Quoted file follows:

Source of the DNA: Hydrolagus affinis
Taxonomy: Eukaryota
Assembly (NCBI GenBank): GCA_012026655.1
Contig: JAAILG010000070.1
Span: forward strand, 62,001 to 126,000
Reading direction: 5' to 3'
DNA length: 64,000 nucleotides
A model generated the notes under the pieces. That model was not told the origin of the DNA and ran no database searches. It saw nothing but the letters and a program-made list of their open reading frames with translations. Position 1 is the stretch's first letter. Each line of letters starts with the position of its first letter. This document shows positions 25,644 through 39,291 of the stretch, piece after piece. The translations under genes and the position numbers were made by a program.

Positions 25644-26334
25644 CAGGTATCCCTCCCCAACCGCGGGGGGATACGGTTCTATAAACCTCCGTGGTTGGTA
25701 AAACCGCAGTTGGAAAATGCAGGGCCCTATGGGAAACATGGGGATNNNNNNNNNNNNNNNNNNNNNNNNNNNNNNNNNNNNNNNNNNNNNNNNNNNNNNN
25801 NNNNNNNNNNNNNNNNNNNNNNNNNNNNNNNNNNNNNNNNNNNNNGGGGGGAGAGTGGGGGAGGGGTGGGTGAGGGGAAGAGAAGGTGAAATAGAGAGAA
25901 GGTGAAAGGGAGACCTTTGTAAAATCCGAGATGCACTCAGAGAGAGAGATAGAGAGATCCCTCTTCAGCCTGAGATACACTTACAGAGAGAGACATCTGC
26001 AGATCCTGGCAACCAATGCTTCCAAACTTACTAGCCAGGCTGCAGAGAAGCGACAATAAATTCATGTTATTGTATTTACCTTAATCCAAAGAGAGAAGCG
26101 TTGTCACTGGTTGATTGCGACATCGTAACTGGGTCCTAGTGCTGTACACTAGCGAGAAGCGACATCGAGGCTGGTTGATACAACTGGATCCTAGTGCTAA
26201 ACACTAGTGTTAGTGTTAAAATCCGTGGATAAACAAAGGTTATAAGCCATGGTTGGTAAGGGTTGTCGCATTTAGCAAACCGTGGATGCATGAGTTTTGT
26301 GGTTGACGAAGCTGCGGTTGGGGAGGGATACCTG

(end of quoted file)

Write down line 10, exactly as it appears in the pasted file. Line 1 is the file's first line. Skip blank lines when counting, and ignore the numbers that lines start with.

25644 CAGGTATCCCTCCCCAACCGCGGGGGGATACGGTTCTATAAACCTCCGTGGTTGGTA